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I have trouble understanding why $$\Diamond P \to \square\Diamond P$$ is valid in Euclidean frames.

I found a proof online which is detailed as follows:

Proof. Suppose $F$ is a Euclidean frame, and $M$ a model based on $F.$ Suppose $\models_w \Diamond A$. Then there is a $v$ such that $w\mathrel{R}v$ and $\models_v A.$ Now, for any $u$ with $w\mathrel{R}u$, we have $u\mathrel{R}v$ since $R$ is Euclidean. So $\models_u \Diamond$A. Since $u$ is arbitrary, $\models_w \Box\Diamond A,$ and therefore $\models_w \Diamond A \to \Box\Diamond A.$

My question is what if the arbitrary $u$ is chosen as world $v.$ My understanding of necessarily true is that from every world from the current world should satisfy the condition. However, at world $v,$ there is no path to another world where $p$ is true since $p$ is only true at $v$ itself. Doesn't that imply that $\Diamond A$ is false at $v$ and hence $\Box\Diamond A$ is false as well? If that's the case, why is the axiom valid?

Thank you in advance for any explanation!

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  • $\begingroup$ It's not just any arbitrary $u$, it's an arbitrary $u$ with $wRu$. It's OK if $R$ also happens to be reflexive as well as euclidean. $\endgroup$ – Ryan A Jan 9 '18 at 4:00
  • $\begingroup$ In expressions like $$ \models_w \diamond A \rightarrow \diamond A, $$ you shouldn't keep alternating in and out of MathJax. The whole thing should be between a single pair of dollar signs or double dollar signs. See my edits to the question. $\qquad$ $\endgroup$ – Michael Hardy Jan 9 '18 at 18:45
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Maybe it is worth addressing precisely the question asked: what if the arbitrary $u$ is chosen as world $v$.

One thing to note here is this: Euclideanness implies that the endpoint of any path has a loop. That is, $wRv$ implies $vRv$ (indeed $wRu$ and $wRv$ together imply $uRv$; now take $u=v$).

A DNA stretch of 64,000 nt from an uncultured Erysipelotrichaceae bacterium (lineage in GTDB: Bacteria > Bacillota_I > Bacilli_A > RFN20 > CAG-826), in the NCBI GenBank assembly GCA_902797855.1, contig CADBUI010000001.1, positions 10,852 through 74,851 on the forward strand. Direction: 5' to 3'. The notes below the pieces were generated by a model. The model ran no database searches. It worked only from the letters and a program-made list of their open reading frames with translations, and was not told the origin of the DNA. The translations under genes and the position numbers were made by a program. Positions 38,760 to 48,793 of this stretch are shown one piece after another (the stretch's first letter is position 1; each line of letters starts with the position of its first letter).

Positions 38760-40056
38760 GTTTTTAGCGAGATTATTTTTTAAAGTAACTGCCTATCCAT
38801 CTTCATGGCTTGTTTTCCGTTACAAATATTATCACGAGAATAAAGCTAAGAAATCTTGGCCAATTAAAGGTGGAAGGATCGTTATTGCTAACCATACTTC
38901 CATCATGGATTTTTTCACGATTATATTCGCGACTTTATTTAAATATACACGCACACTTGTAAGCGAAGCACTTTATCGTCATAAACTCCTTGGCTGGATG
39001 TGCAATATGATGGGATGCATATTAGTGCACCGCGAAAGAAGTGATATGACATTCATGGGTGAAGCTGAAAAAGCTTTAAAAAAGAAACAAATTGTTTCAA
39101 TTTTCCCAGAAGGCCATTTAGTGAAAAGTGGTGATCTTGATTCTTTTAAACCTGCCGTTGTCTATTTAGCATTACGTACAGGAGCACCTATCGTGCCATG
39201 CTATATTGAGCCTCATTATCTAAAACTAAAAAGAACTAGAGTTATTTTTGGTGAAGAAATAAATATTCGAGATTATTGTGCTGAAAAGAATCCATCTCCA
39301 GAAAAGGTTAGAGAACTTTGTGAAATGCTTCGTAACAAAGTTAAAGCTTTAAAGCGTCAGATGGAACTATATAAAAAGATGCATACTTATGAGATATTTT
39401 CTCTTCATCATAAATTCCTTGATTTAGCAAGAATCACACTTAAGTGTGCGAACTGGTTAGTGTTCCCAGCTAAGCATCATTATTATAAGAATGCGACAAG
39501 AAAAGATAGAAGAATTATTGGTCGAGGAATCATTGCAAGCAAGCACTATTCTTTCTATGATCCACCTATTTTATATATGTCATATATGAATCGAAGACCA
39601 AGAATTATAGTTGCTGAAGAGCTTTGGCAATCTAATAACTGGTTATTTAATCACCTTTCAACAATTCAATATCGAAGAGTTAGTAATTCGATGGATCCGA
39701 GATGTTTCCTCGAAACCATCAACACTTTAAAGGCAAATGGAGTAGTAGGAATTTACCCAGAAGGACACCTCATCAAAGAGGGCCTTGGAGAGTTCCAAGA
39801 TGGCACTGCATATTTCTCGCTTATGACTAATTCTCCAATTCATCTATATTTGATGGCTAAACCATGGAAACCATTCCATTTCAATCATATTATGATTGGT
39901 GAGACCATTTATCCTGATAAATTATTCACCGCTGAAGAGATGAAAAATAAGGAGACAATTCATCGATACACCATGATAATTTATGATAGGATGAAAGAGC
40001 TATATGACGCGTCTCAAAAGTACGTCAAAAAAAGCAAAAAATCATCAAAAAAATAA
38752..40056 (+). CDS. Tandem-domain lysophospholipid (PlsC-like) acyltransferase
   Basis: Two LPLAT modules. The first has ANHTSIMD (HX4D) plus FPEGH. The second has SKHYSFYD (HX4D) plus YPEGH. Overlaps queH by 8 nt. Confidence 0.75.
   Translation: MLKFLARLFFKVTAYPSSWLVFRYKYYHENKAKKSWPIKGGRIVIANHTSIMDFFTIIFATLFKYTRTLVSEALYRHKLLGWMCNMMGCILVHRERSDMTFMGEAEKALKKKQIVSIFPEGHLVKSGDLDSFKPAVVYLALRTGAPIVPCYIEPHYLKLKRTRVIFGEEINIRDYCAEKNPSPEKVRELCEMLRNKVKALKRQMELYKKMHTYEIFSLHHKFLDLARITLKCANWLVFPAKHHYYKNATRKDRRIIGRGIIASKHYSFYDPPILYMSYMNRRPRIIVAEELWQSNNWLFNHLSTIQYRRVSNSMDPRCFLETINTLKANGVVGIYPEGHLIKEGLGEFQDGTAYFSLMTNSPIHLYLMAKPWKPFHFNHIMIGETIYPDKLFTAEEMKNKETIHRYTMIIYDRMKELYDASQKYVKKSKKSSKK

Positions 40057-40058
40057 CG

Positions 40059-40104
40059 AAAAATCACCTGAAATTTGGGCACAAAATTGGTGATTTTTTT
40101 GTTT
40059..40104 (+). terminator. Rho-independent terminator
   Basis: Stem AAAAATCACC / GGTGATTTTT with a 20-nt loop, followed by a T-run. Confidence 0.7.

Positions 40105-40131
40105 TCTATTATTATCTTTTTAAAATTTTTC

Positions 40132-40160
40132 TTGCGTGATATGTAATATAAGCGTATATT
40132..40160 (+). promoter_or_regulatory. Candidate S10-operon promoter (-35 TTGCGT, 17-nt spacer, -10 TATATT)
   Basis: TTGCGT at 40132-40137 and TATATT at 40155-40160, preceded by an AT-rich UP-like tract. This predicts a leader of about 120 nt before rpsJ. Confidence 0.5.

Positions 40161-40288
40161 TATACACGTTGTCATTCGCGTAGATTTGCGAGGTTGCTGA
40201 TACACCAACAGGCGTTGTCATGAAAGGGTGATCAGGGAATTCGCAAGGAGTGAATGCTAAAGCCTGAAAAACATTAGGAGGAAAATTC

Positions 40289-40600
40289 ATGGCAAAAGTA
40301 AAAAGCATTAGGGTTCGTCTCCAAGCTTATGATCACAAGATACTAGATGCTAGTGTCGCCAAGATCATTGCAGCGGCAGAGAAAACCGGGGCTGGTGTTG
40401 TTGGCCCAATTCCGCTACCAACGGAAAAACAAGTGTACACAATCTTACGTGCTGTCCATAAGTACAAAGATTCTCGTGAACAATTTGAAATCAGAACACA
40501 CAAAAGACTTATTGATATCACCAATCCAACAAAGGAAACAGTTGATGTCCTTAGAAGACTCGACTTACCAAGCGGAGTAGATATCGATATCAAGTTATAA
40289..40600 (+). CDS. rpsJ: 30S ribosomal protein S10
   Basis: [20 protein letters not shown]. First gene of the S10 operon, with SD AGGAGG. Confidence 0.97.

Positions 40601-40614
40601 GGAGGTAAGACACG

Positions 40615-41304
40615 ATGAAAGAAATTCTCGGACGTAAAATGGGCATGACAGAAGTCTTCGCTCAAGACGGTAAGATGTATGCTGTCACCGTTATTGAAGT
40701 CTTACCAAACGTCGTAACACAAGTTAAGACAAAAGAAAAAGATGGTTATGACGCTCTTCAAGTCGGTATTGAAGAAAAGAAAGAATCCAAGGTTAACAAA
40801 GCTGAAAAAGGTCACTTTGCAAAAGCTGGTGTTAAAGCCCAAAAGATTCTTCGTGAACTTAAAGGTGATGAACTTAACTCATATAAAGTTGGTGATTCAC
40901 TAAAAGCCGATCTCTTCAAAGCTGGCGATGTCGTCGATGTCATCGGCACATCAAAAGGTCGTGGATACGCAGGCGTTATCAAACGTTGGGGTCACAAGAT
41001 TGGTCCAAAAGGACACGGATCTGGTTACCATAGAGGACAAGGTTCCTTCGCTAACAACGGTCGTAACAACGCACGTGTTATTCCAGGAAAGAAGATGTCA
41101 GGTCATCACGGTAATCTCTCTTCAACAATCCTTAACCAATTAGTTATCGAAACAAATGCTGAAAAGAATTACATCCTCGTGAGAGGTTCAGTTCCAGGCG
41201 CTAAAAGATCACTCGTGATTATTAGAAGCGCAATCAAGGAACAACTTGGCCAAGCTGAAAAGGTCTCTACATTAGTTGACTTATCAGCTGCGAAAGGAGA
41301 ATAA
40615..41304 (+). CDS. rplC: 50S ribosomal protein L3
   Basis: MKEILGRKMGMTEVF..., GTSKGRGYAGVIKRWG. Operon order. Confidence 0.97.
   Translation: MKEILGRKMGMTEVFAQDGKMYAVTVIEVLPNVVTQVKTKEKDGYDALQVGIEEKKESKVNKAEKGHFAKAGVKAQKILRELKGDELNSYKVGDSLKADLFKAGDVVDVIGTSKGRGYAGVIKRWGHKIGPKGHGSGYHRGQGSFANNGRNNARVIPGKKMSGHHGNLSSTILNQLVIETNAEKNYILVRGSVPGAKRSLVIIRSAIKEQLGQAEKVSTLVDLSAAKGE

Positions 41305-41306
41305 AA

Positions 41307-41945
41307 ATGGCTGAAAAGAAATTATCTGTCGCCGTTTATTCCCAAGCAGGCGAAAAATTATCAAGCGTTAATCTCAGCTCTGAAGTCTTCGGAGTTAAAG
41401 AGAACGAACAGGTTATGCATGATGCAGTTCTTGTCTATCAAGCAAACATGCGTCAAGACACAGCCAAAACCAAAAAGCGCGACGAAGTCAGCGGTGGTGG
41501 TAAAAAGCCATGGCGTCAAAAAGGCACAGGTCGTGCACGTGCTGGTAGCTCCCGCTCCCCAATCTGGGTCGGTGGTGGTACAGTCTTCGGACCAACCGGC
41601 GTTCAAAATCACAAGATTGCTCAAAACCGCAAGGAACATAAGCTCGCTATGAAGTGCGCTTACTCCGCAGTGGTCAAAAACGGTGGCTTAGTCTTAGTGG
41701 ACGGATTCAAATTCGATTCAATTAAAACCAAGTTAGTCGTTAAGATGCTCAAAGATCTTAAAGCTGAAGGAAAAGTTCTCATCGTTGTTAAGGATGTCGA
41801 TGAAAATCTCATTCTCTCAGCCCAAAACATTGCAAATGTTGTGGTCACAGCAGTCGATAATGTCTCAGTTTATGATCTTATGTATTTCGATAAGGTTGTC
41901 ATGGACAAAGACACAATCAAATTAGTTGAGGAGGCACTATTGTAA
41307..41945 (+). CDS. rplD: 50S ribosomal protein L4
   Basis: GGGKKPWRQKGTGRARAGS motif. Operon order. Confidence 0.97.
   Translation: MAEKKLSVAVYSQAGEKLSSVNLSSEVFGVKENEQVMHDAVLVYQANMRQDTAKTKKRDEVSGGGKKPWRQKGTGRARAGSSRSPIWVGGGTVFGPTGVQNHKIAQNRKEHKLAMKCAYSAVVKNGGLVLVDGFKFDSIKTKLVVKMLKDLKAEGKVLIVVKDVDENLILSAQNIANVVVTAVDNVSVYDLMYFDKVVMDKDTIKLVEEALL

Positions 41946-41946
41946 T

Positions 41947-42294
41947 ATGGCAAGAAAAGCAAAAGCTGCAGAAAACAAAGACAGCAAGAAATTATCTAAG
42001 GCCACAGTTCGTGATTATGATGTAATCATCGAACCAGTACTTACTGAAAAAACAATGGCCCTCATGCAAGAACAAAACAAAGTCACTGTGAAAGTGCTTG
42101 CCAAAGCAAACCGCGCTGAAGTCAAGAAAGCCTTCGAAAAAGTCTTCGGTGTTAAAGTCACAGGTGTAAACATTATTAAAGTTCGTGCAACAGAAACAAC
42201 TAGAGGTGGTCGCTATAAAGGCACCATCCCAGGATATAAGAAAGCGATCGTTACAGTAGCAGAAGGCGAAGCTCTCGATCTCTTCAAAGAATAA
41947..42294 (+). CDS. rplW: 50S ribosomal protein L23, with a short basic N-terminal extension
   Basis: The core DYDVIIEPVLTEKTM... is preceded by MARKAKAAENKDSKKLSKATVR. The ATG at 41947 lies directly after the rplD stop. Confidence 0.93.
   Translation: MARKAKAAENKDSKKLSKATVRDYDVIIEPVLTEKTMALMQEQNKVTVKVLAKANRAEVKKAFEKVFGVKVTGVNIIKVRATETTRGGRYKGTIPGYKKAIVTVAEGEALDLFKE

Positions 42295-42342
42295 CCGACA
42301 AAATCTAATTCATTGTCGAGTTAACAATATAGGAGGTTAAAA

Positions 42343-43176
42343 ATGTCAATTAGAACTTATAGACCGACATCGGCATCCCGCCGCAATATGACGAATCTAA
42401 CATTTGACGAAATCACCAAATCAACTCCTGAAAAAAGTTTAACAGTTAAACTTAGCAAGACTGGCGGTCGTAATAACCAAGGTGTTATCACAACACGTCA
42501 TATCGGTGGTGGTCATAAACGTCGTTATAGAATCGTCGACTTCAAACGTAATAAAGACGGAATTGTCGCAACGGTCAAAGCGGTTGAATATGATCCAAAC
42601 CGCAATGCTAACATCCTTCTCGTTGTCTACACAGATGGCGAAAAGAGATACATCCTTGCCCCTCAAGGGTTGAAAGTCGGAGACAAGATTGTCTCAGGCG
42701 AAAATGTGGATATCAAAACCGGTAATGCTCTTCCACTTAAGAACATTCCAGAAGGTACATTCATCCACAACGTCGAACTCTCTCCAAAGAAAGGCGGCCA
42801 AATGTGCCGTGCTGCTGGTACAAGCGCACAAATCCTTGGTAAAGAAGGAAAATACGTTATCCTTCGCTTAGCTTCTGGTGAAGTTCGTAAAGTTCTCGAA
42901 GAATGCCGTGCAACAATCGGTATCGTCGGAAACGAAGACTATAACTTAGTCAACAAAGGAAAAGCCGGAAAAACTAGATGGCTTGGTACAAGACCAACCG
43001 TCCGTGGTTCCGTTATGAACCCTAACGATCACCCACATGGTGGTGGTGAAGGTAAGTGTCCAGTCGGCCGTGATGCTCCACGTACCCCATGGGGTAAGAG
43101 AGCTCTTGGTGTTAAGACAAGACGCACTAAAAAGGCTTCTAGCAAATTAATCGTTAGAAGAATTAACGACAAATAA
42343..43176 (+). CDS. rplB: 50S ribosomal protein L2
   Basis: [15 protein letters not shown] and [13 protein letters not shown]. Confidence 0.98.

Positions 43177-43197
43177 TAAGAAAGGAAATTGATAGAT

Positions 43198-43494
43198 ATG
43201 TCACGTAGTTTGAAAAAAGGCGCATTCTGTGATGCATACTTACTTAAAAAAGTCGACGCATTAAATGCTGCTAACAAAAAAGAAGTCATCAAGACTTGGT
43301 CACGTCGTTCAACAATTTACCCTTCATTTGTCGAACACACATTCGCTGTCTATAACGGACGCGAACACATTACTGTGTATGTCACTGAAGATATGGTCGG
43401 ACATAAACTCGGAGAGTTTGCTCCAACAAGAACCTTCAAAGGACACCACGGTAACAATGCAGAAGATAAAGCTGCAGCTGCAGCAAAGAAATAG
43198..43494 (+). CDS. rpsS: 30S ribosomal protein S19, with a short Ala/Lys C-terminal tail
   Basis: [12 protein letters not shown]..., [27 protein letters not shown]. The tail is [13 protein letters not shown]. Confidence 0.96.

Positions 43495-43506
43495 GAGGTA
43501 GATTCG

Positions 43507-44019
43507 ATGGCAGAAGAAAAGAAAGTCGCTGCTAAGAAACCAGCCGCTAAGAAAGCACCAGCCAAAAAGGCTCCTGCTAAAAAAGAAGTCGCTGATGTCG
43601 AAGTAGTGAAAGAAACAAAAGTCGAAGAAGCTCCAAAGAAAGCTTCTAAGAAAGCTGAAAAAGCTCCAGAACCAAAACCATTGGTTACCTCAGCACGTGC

Thus although there might be no path from $v$ to another world, there is a path from $v$ to itself, $v$ being an endpoint of a path (the one starting in $w$). Thus also $v$ possesses a path to a point where $p$ is true - namely a path to itself.

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$u$ is an arbitrary world such that $w R u$, not just any old arbitrary world. If $v$ happens to be one of these worlds, then we know that $w R v$ must hold.

Suppose that $\models_w \Diamond P$. Then we get a world $v$ with $w R v$ and $\models_v P$. We then consider an arbitrary world that can be reached from $w$ (as required by the semantics of $\Box$) and call this $u$. This means that $w R u$, and since the frame was assumed to be Euclidean, $w R u$ and $w R v$ implies that $u R v$, from which we conclude that $\models_u \Diamond P$. Since the $u$ represents any world that can be reached from $w$, we have thus shown that $\models_w \Box \Diamond P$.

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My question is what if the arbitrary $u$ is chosen as world $v.$ My understanding of necessarily true is that from every world from the current world should satisfy the condition. However, at world $v,$ there is no path to another world where $p$ is true since $p$ is only true at $v$ itself.

Why do you say that? $v$ need not be the only accessible world which witnesses the truth of $\vDash_w\Diamond A$.

In any case, in an Euclidean frame, by definition, any world $v$ accessible from $w$ is also accessible from any world $u$ that is itself accessible from $w$ . $(wRv~\& ~wRu)\implies uRv$. This inlcudes includes $v$ itself. $(wRv~\& ~wRv)\implies vRv$ . Since $v$ is the witness to $\vDash_w\Diamond A$, it is accessible from $w$, so therefore $vRv$ and hence $\vDash_v \Diamond A$ is okay.

But more, $\vDash_u\Diamond A$ is true for all arbitrary worlds, $u$, accessible from $w$ when $\vDash_w\Diamond A$, since they can each access some world $v$ where $\vDash_v A$ when $\vDash_w \Diamond A$ and the frame is Euclidean.

Hence $\vDash_w\Box\Diamond A$ if $\vDash_w \Diamond A$, and so therefore $\Diamond A\to \Box\Diamond A$ is a theorem in an Euclidean frame

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